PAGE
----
Yesterday, Wall Street was shocked by the first quarter of negative subscriber growth for their FANG darling Netflix. Why be surprised? It wasn't that hard to see the future of the corporate communists, that is, if you live in reality and not the 'woke bubble'.
We wrote on these pages exactly one year ago about the future demise of the Marxist Obama fanboy streaming service.
We find the excuses being given very similar to those spouted by the NFL, NBA, who refused to admit anti-American behavior contributed to their viewership collapse over the recent time frame, we wrote in April of 2021.
Wall Street says ‘everything’s fine’ for Netflix.
We don’t think everything’s fine. The Deplorables have had enough. But you can’t say this on Wall Street.
When you peddle satanist garbage, people leave, at least God-fearing people do.
Grooming children, satanism, Marxism and as Elon Musk says, "The woke mind virus", don't sell it seems.
The same future awaits all of the regime's media apparatchiks like Disney, New York Times, Washington Post, CNN, etc.
You can also throw in major-league sports, China-enabling big box retailers, go down the list.
Speaking of lists, we put out the 'Freedom or Control List' after the 2020 election. It's a good starting point for future purchase choices.
The American people have had enough, and will vote with their pocket book, while simultaneously working to take back their elections, and their country.
Wall Street -- you ain't seen nothing yet!
Your analysts should be fired, or maybe we start a new Wall Street too...
We have written often how amazing it is to watch big-tech Silicon Valley literally destroy its customer base over the last few years. Facebook, Twitter, Google, LinkedIn, etc have all gone full communist censorship and literally forced half the country off of their platforms, never to return.
Now the MySpace chickens are coming home to roost.
Last Friday, Facebook (Now called Meta) fessed up to the inevitable and reported its user base in the United States was down 1M in the fourth quarter. Most of the company's advertising revenue comes from North America.
The stock dropped approximately 23% after the Friday close.
What the other half of the American population needs to understand is that these platforms, while originally designed to be helpful in life, and to connect to others, are now nothing more than surveillance and censorship, working with the Chinese Communist Party killers to destroy our republic.
Although revenue was reported still strong for Meta for the 4th quarter , what Wall Street scrutinizes closest is growth, and the company formerly known as Facebook (FB) has now jumped the MySpace shark.
Facebook has been accused of harvesting facial data for facial recognition, promoting pedophilia and human trafficking, and medical tyranny.
A movement is now growing where users are deleting their profiles and moving to a myriad of other viable platforms.
"Black Friday" has quickly mutated into red Friday for markets, where panicking traders sell first and only ask questions later if at all. So for those who are too pressed for time to read out primer on the "Scared Nu World", but want to catch up to speed on consensus, here is a snapshot of analyst kneejrek reactions to the market's latest obsession.
Barclays - Emmanuel Cau
“With many equity markets at an all-time high, thin year-end liquidity and Covid cases up again, a pull-back seems logical,” says strategist Emmanuel Cau
“We have advised a more barbell sector allocation and downside hedges at these levels, but we believe resilient growth and patient central banks should continue to provide cushion on a medium-term horizon, while investors have dry powder to buy dips”
“What is key is to find out whether current vaccines remain effective against the variants, or not. Covid uncertainty might force central banks to err on the side of caution...”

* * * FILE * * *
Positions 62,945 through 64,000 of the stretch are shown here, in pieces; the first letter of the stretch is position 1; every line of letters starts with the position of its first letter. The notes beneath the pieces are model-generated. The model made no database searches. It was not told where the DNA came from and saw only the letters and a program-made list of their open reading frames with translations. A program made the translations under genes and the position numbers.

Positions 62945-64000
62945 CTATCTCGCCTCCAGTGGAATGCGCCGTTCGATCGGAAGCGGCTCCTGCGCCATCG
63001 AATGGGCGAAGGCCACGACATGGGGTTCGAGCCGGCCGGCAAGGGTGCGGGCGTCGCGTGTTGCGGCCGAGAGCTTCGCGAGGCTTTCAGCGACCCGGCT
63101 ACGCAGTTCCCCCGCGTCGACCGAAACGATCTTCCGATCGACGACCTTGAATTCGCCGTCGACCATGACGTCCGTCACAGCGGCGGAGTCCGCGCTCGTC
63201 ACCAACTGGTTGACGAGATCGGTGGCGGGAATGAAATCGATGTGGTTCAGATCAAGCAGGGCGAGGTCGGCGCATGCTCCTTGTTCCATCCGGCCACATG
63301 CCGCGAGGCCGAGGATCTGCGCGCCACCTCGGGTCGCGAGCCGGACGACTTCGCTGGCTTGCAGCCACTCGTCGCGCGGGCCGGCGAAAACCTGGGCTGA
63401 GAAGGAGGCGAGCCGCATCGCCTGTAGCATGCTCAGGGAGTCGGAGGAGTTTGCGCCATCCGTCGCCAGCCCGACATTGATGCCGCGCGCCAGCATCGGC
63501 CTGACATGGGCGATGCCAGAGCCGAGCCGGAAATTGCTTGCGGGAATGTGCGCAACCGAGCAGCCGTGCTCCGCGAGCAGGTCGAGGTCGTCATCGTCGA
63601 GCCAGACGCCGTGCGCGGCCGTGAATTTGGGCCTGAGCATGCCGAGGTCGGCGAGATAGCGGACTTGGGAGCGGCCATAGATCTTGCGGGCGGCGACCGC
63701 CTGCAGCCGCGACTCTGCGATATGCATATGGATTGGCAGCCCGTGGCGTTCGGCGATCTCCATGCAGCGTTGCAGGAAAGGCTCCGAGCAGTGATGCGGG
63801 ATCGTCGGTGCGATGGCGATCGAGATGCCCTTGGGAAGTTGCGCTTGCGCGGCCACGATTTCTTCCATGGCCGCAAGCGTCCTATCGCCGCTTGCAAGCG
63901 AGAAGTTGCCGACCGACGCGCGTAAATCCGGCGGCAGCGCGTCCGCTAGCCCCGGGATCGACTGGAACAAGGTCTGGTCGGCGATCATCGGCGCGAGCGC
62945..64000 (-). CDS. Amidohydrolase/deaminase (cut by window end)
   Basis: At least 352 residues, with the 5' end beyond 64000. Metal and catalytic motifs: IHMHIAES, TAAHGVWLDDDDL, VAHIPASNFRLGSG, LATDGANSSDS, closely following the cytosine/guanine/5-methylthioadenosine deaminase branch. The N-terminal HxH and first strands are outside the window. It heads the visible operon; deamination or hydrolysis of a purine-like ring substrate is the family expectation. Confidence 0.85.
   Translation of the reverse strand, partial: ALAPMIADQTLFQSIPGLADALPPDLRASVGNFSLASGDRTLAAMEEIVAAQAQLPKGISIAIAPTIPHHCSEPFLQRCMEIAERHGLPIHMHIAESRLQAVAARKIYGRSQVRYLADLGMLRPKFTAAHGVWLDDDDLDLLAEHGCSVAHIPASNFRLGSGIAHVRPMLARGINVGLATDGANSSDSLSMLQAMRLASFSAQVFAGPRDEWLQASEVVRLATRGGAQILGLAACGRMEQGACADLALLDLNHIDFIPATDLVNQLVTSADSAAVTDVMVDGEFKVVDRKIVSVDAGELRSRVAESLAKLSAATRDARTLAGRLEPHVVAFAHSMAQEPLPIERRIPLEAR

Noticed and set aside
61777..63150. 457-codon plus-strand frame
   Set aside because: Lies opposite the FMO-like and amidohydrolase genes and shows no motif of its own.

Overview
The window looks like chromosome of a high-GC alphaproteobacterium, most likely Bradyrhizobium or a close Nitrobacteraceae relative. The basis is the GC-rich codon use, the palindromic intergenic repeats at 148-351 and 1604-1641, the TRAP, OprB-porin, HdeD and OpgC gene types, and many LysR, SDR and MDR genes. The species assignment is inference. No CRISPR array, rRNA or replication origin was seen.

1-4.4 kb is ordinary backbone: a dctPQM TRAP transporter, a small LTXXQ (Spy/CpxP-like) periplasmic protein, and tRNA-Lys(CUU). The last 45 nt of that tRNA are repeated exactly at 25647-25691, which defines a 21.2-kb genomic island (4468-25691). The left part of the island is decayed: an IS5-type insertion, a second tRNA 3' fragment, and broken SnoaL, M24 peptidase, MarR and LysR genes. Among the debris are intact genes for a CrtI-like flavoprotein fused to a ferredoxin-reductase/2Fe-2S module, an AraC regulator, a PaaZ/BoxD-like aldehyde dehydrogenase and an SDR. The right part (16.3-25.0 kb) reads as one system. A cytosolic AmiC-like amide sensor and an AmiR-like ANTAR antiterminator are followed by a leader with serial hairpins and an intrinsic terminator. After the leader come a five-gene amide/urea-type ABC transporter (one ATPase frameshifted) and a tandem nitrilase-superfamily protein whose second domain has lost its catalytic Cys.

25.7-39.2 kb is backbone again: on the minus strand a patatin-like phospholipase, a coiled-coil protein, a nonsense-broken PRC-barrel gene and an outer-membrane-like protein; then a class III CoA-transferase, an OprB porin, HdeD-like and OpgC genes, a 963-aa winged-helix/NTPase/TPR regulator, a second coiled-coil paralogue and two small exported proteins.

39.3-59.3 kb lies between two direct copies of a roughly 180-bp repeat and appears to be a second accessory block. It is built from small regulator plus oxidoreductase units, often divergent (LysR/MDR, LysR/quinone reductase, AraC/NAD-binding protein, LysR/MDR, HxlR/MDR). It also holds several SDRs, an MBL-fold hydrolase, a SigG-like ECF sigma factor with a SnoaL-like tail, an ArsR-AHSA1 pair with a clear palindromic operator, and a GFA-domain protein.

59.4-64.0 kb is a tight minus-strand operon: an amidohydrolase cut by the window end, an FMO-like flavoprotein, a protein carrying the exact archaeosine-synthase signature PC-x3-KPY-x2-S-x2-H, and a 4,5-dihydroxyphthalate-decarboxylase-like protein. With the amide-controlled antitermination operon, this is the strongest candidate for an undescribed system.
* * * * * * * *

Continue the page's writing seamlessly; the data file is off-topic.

We know our China Uncensored viewers care about China, and they probably also care about their money, and their money not going to China. In this episode, we interview Perth Tolle, the founder of the Freedom 100 Emerging Markets Index, which is an index weighted to freedom that doesn't have China in it at all. She explains how Wall Street forces investors to put their money into China, and, despite the incredible risks and low returns, why it's still doing that, writes China Uncensored.
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Over the past few months, the Chinese Communist Party has been cracking down on tech companies. If you're one of those people who are trying to read the tea leaves, you may be confused as to what kind of message the Chinese Communist Party is trying to send with these crackdowns. Watch this episode of China Uncensored for the regulatory drama playing out behind closed doors, what the communist party leadership has to do with this, and how investment banks are responding to it all, writes China Uncensored.
The Global Media Company Funded By The Common Man! You Won't Get Anywhere Else What You Get From CDMedia! Donate!
With Chinese stocks in free fall, it was only a matter of time before Hayman Capital founder Kyle Bass - one of Wall Street's most vocal critics - showed up to say 'I told you so'.
And so, with Chinese stocks in free fall, Bass appeared for an interview with CNBC on Tuesday to warn that it's "impossible to discount" all the risks associated with investing in Chinese companies. Because now those risks aren't limited to corporate malfeasance (like what happened with Luckin Coffee) but investors are now shouldering political risks that are "impossible to discount", Bass said. Since Didi doesn't have any assets in the US, ultimately, it will be the fund managers who decided to invest in the company who will likely face the legal repercussions. After all, they should have known better.
"Even Stevie Wonder could see what's going on...it's easy to see, once you understand the fundamental ideology of China, all of the things that are happening today are impossible to discount, they're easy to see coming. Chinese companies won't submit themselves to audits...now you have to pay Xi Jinping risk. How can you pay a multiple...will all that risk in front of you. This is going to be a panacea for lawyers when they start bringing lawsuits against fund managers...there is no defense for a fiduciary who invests in China today," Bass warned...
Host L Todd Wood talks with Col John Mills (USA, Ret) on the current behavior of active duty and retired flag officers in their refusal to support freedom and oppose the Maoist rebellion being stoked in DoD.